Catholic Communications, Sydney Archdiocese REPORT
17 Nov 2011
In the lead up to each state election, Sydneysiders are constantly told public transport will not only improve, but be fast, affordable and run on time.
However many promises, plans and projects often never get off the drawing board.
But the newly-formed Sydney Alliance is determined to change this.
Tonight representatives of the Catholic Archdiocese of Sydney together with representatives from the other 44 member organisations that make up the Sydney Alliance will attend a public assembly at Penrith to address the issue of Sydney's transport system, and hopefully come up with solutions.
"Transport is a key issue and one that causes the most dissatisfaction among Sydney residents," says Amanda Tattersall, Director of the Alliance.
Among the 400 expected at the meeting will be seven NSW politicians including Stuart Ayres, member for Penrith and Deputy Government Whip; Ray Williams member for Hawkesbury and Parliamentary Secretary; Charles Casuscelli, member for Strathfield and Penny Sharpe, Shadow Minister for Transport.
"The focus of the meeting will be on improving public transport as a whole and coming up with a new vision and formulae for fixing the system without having to spend billions of dollars," Amanda says.
For almost a year, organisations within the Alliance have gathered intelligence about Sydney roads, rail and transport on the harbour and on the city's rivers. The Alliance has also canvassed business men and women as well as every day commuters as part of their "listening" campaign before developing possible as well as practical solutions.
The result is the Alliance's concept and basis of their charter on transport dubbed : "400:15:1:SCA2."
"This means public transport should be available within 400 metres of wherever someone lives, should run a minimum of every 15 minutes and that it should need just one all-purpose ticket that can be used for rail, buses and ferries," Amanda explains.
The SCA squared section of the concept insists that all public transport must be Safe, Clean, Accessible and Affordable.
"What the Alliance wants is a world-class public transport system for Sydney that is regular, reliable, clean, safe and easy to use regardless of someone's age, income, mobility or health," Amanda says and adds that it must also be properly planned, integrated and connected to where people live, work and enjoy their leisure.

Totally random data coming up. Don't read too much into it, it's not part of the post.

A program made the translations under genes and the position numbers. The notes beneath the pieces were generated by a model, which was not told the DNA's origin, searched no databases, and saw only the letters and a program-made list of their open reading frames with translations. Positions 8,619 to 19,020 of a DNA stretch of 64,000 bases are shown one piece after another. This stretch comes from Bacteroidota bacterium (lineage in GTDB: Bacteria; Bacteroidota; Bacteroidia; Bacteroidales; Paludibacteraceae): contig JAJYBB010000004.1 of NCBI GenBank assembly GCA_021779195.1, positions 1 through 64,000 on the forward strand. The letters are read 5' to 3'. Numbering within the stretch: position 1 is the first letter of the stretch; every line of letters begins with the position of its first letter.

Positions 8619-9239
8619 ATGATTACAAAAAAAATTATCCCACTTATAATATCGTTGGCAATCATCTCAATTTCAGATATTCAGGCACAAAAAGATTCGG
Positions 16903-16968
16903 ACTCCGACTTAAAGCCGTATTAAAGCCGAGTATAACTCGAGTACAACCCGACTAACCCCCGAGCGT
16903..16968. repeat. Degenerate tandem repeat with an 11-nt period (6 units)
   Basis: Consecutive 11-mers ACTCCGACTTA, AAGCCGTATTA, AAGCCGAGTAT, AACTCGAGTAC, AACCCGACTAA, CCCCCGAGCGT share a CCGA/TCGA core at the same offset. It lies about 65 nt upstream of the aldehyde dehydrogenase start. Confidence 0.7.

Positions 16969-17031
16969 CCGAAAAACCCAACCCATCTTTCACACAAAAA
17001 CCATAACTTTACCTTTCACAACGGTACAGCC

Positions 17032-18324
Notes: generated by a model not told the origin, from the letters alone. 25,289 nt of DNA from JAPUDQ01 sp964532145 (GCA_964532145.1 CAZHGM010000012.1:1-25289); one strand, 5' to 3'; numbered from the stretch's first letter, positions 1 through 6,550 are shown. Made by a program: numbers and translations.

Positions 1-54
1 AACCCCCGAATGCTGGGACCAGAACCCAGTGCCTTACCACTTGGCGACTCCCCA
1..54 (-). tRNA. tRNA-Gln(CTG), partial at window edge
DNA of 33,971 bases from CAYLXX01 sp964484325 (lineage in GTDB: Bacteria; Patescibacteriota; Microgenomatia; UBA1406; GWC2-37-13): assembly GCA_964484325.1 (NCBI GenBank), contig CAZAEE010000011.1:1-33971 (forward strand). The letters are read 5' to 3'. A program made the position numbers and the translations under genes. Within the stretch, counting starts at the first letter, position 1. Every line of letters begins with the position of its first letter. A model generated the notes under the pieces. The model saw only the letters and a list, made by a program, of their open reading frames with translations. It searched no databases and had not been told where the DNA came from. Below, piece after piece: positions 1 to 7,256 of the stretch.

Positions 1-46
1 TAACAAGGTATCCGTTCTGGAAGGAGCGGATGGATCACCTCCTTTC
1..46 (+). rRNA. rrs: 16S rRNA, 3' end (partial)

This may seem like a pipe dream, the Sydney Alliance is convinced it can make a difference.
Four years in the making, and established to work for the common good to create a fair, just and sustainable city, and to give citizens a voice, the Sydney Alliance was officially launched at a Founding Assembly attended by 2000 at the Sydney Town Hall in September this year. Among those present were Dr Steven Lovell-Jones, Promoter of Peace and Justice for the Archdiocese of Sydney and Associate Professor and Dean of the School of Arts and Sciences at the University of Notre Dame; Bishop Terence Brady of the Sydney Archdiocese; the Bishop of Broome and Chairman of the Australian Social Justice Council, the Most Rev Christopher Saunders and more than 400 other representatives from Sydney's Catholic schools, universities, parishes, agencies and organisations.
Dr Lovell-Jones, who is on the Alliance Board and represents the Archbishop Cardinal George Pell on the Alliance Leaders' Council, says the broad range of member organisation groups involved in the Alliance is a way of not only giving citizens a voice but creating a body that is able to negotiate with the city's politicians and decision-makers on a wide range of issues, and make them accountable.
Among the issues the Alliance intends to tackle are aged care, mental illness and alcohol abuse along with homelessness, troubled youth, the quality of childcare and health care, unemployment, city infrastructure as well as addressing racism and ways to help Sydney's migrants and refugees settle into the community and begin new productive lives.
But it is public transport that is top of the agenda.
Tonight's meeting will discuss ways to improve the current system and bring it up to world standard.
But before the meeting even begins, the 400 attendees will have had a chance to experience Sydney's transport system up close. Each of them, including the seven politicians, has promised to take public transport to the Penrith venue. Some have already suggested if the system works as it normally does then that alone should trigger some lively debate!
To find out more about the Sydney Alliance log on to www.sydneyalliance.org.au